“I’m really proud to have been a part of it, and I’m really proud that EveAnna and her engineering team cared enough to make this better than something I already thought was great. A lot of companies design something, have beta testers try it out, and the testers don’t want to insult anyone by saying it’s not up to their standards. That’s the beauty of being close friends and having known EveAnna this long - she knows I’m going to be ruthless and straight up with her. I’m not going to tell her it’s good until it’s really, really good.”
Even then, Hogarth admits, it took a while for him to fully commit. “When I finally said it’s good, you guys have done it, I got my ELOP+ and put itinto a rack with my old one. I tested it out for two months, tracking on one and then the other. And I can honestly say, the ELOP+ has replaced my go-to compressor of more than 20 years.”
April 27, 2016
Chino, CA - April 2016... From his early work with the likes of Frank Zappa, Poco, and Etta James to more recent projects with The Madden Brothers, Morrissey, and Spoon, multiple Grammy-winner Joe Chiccarelli is known for delivering exceptional quality and fresh, creative music. It's not surprising, then, that he uses Manley Reference Cardioid tube microphones not only for vocals-an application for which Manley tube mics are justly prized-but for drum overheads and other instruments, as well.
"I have a Manley Gold Reference tube mic and two Reference Cardioid tube mics," Chiccarelli relates. "The Reference Cardioid is my go-to mic for drum overheads. I've used them on drums in every session at Sunset Sound in the past three or four years. I used the Reference Cardioid on drums for Jason Mraz, Christina Perri, Alanis Morissette, Morrissey, Divine Fits, Young the Giant-pretty much anything I've done here. They are always my first choice for drums."
Gold Reference mics employ our exquisite large-diaphragm capsules, created exclusively for Manley Labs by legendary engineer David Josephson. Their all-tube circuitry is built around two 12AT7 triodes in cascade, forming an entire gain-block. Developed in 1990, the Gold Reference sounds much like many vintage European tube mics, such as the U47, sounded when new. The Reference Cardioid shares the same electronic attributes as the Gold Reference, but has a center-fixed, cardioid-only capsule with a thicker gauge, gold-sputtered diaphragm. Both are large-diaphragm condenser mics.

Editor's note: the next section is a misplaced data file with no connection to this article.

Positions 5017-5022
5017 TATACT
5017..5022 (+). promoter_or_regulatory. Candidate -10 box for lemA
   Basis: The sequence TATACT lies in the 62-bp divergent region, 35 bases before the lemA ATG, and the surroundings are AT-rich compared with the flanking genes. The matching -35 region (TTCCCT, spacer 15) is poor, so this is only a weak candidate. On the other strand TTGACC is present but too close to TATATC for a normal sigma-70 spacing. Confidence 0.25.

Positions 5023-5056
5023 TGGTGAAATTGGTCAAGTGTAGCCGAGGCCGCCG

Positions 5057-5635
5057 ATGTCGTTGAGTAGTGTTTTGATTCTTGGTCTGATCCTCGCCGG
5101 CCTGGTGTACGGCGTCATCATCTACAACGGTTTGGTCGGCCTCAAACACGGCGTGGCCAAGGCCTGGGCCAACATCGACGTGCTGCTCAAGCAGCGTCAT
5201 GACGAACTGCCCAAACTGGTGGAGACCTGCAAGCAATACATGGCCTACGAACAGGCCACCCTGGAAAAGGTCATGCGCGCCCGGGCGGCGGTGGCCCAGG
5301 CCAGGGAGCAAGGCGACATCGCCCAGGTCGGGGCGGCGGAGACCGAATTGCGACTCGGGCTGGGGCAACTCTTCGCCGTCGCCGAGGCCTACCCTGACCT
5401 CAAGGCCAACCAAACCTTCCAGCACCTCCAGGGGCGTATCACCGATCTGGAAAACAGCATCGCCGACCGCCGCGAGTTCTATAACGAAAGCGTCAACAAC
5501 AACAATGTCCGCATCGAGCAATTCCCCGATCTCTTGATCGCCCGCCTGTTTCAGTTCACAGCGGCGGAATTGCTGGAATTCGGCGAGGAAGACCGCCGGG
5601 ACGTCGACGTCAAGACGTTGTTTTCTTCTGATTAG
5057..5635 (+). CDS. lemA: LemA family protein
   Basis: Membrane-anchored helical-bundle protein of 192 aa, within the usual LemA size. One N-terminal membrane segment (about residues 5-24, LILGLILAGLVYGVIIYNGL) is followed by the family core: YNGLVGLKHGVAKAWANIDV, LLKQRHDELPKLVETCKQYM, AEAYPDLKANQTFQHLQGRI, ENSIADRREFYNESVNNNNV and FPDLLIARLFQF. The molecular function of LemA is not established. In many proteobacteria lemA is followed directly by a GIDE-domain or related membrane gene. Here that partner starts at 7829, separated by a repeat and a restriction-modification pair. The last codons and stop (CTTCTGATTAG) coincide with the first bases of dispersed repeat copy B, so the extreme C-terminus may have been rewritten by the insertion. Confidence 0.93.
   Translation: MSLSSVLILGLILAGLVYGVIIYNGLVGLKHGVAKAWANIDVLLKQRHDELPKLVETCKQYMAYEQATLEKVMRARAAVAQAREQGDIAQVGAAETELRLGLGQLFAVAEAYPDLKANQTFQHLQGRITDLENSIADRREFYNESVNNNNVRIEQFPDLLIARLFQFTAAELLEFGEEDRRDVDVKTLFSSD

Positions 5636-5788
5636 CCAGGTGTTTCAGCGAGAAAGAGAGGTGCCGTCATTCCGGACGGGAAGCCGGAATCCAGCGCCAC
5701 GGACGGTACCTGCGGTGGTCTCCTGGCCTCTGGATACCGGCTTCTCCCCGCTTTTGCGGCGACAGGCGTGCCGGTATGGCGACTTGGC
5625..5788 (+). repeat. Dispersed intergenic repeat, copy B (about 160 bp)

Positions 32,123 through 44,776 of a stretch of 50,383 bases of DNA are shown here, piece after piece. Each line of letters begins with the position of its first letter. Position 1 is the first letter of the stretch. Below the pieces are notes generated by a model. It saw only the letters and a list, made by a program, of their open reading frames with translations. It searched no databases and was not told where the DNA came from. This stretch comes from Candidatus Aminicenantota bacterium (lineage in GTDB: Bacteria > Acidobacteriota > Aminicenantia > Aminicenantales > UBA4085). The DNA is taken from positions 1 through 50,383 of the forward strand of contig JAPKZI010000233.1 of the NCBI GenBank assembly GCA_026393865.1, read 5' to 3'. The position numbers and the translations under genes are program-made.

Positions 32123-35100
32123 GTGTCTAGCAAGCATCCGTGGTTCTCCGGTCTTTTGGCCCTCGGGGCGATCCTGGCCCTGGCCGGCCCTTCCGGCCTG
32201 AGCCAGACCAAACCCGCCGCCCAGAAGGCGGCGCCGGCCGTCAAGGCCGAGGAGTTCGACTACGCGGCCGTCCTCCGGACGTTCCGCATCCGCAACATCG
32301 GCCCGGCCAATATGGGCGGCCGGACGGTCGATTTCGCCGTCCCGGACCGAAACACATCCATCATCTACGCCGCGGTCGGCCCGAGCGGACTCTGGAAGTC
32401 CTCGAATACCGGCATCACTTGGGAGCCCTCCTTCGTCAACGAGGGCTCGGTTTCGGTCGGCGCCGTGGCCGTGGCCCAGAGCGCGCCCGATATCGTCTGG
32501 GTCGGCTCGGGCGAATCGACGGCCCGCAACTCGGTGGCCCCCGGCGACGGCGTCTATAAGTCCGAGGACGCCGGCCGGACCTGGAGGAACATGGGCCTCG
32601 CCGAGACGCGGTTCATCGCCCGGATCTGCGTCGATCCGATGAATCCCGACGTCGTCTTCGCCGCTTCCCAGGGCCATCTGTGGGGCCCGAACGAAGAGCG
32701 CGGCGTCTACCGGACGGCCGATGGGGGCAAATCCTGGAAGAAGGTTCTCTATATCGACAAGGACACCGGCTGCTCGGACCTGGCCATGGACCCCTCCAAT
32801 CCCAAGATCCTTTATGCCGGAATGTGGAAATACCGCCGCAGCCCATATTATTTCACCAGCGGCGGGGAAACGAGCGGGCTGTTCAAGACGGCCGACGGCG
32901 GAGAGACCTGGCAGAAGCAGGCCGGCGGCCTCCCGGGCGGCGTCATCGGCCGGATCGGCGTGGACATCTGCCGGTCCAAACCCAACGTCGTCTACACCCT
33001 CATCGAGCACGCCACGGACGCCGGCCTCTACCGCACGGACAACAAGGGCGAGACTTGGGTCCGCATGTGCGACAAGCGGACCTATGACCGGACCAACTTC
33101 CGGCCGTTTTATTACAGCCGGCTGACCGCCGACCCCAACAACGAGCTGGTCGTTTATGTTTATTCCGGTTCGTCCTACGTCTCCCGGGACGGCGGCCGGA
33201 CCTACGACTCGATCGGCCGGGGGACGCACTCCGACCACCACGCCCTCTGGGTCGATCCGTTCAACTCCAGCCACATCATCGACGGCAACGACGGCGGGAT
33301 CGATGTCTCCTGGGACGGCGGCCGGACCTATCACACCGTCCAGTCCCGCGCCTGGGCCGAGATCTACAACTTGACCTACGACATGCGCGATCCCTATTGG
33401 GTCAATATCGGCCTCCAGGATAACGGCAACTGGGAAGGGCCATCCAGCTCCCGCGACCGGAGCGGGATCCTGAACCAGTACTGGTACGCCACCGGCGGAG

"I like large diaphragm mics," Chiccarelli explains, "and I particularly like Manley's tube mics because they're super open on the top end, so I get all that air and room ambience, depending on where I place them. In addition, they handle lots of SPL; I never have to worry about padding them or think about overload issues. No matter what the style of music or how intense the drumming is, they always get me through. I also use Reference Cardioids on piano for their openness and silky top end."
For vocals, Chiccarelli sometimes choses the Reference Cardioid and other times goes for the Gold. "I just worked with a band from The Netherlands, RoMi Cage, that sounded just fantastic on the Reference Cardioid, as well as the Gold," he recalls. "I used the Reference Gold for Christina Perri's voice, as well. Again, it's all that air, it's that ability to take dynamics that are subtle or huge and not overload."
Manley's Reference Gold mic, Chiccarelli, explains, "is very open and revealing and so precise. Sometimes you need a microphone that doesn't add color, especially when you have a singer that has a pure, gorgeous, open voice that needs to be captured without unnatural colors in the midrange. The Gold is the most transparent mic on the market. Nuance in the upper end is also important. A couple of years ago I did an album with singer Michele Pillar, and we tried a variety of mics on her voice. The Gold sounded the best for her, hands down; nothing came close, even the classic tube mics."
Another aspect of the Reference Gold that appeals to Chiccarelli is its hot output. "There's so much output from that microphone, sometimes I feel like I don't even need a mic preamp," he insists, "so it keeps the noise down."
Chiccarelli is as much a fan of Manley preamps and signal processors as he is of Manley mics. "Over the years, I've used just about everything," he notes. "I often use the Manley Massive Passive EQ, ELOP® stereo electro-optical limiter, and Variable Mu® limiter/compressor during mixdown. The Enhanced Pultec EQ is used all the time on vocal sessions-and for bass, as well. We used Manley gear on The White Stripes, The Raconteurs, and many other projects at Blackbird Studios in Nashville."
Plainly, Chiccarelli is sold on the Manley sound. "I use Manley gear for both tracking and mixdown," he confirms. "Manley tube mics and processors are on pretty much every project. I really love their products-and their people! Their commitment to building gear with top quality tone is outstanding."
March 28, 2016
Chino, CA - March 2016... With more than four decades of engineering and production experience and a long list of noteworthy credits, Ed Stasium knows a thing or three about sound. Today, the former member of New York's legendary Power Station studio works at his Southern California home, relying on a DAW as his main production tool and Manley Dual Mono two-channel and FORCE four-channel tube preamplifiers as his analog front end.
"In this digital world, we have to get the best analog going into the box that we possibly can," Stasium insists. "The Manley Dual Mono and FORCE provide the maximum tubage getting into the box. I record a lot of drums here, and I am thankful for Manley tube preamps; without them, I wouldn't want to record drums straight into the DAW. With the FORCE and Dual Mono, the drums sound fabulous!"